And, as inevitable when posting before the second cup of coffee, a
minor revision. Use two identical voltage dividers R1 and R2 for
_each_ input as above, instead of sharing. Other than that, OK, I
guess. Sorry for the confusion.

Good luck
Chris

6. ### ChrisGuest

` VCC
` +
` | ___ ___
` '-|___|-o-|___|-.
` R1 | R2 |
` .--------' ===
` | GND___
` | ___ .--|___|--.
` '--|___|---. | Rf |
` | | VCC |
` V1 ___ | | + |
` o------|___|---o | |\| |
` '---o--|-\ | Vout
` | >---o----o
` V2 ___ .---o--|+/ |
` o------|___|---o | |/| .-.
` | | | | |Rp
` ___ | | === | |
` .--|___|---' .-. GND '-'
` | | | |
` | | |Rf |
` | '-' ===
` '--------. | GND
` | |
` | ===
` | GND
` VCC |
` + |
` | ___ | ___
` '-|___|-o-|___|-.
` R1 R2 |
` ===
` GND
created by Andy´s ASCII-Circuit v1.24.140803 Beta www.tech-chat.de

And, as inevitable when posting before the second cup of coffee, a
minor revision. Use two identical voltage dividers R1 and R2 for
_each_ input as above, instead of sharing. Other than that, OK, I
guess. Sorry for the confusion.

Good luck
Chris

7. ### ChrisGuest

` VCC
` +
` | ___ ___
` '-|___|-o-|___|-.
` R1 | R2 |
` .--------' ===
` | GND___
` | ___ .--|___|--.
` '--|___|---. | Rf |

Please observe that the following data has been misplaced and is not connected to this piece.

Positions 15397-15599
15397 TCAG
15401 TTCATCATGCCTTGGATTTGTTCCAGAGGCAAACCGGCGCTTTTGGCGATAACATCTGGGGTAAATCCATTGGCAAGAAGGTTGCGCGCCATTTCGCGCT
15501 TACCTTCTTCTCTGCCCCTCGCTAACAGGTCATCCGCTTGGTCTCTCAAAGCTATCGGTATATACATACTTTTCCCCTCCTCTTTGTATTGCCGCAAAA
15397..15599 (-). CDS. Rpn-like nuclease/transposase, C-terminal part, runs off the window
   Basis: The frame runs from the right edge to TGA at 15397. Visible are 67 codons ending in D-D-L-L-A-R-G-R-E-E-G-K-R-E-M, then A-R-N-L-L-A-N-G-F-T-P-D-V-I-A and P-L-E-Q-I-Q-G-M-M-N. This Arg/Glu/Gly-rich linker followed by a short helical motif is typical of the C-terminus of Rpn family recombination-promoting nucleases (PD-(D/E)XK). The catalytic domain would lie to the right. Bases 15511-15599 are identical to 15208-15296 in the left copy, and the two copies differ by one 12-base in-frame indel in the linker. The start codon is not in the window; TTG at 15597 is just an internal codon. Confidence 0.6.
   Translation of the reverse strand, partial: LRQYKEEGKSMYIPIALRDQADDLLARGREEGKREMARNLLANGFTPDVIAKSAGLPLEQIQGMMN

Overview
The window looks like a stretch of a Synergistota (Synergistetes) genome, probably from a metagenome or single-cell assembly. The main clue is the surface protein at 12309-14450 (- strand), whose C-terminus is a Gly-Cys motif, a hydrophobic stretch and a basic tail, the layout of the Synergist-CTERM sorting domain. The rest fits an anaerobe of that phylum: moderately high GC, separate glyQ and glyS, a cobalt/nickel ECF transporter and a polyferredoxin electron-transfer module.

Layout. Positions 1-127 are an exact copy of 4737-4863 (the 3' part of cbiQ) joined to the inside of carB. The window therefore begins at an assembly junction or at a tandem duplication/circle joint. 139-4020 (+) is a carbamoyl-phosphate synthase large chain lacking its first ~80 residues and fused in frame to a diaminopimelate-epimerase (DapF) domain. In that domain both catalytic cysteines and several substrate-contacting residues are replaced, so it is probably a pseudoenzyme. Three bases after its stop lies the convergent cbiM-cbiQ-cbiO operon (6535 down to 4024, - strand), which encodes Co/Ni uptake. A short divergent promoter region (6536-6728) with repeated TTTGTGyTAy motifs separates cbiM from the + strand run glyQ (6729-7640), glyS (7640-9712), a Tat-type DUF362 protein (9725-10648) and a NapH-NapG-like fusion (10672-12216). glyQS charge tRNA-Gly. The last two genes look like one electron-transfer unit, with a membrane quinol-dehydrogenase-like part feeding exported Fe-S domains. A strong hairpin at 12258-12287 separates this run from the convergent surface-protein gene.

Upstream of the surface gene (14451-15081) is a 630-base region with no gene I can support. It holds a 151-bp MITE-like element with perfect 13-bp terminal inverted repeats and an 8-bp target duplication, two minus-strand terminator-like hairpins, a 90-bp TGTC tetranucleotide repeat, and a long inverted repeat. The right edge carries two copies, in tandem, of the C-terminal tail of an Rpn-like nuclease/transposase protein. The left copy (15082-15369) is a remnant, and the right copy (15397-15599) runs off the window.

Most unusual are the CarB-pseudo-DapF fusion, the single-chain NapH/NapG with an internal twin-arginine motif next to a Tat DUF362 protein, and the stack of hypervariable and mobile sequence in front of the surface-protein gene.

` | | VCC |
` V1 ___ | | + |
` o------|___|---o | |\| |
` '---o--|-\ | Vout
` | >---o----o
` V2 ___ .---o--|+/ |
` o------|___|---o | |/| .-.
` | | | | |Rp
` ___ | | === | |
` .--|___|---' .-. GND '-'
` | | | |
` | | |Rf |
` | '-' ===
` '--------. | GND
` | |
` | ===
` | GND
` VCC |
` + |
` | ___ | ___
` '-|___|-o-|___|-.
` R1 R2 |
` ===
` GND
created by Andy´s ASCII-Circuit v1.24.140803 Beta www.tech-chat.de

And, as inevitable when posting before the second cup of coffee, a
minor revision. Use two identical voltage dividers R1 and R2 for
_each_ input as above, instead of sharing. Other than that, OK, I
guess. Sorry for the confusion.

Good luck
Chris

8. ### SteveGuest

Sorry for the lack of info. I'll try better.
Basically I have a two-wire inductive pickup that is used for RPM count of a
motor shaft. The AC voltage on the two wires are of nearly equal magnitudes
and opposite polarity. Differential signal right? The voltage range I see on
my oscope for each wire is +- 8 V. Freq ranges from 0 - 300 Hz (18000RPM).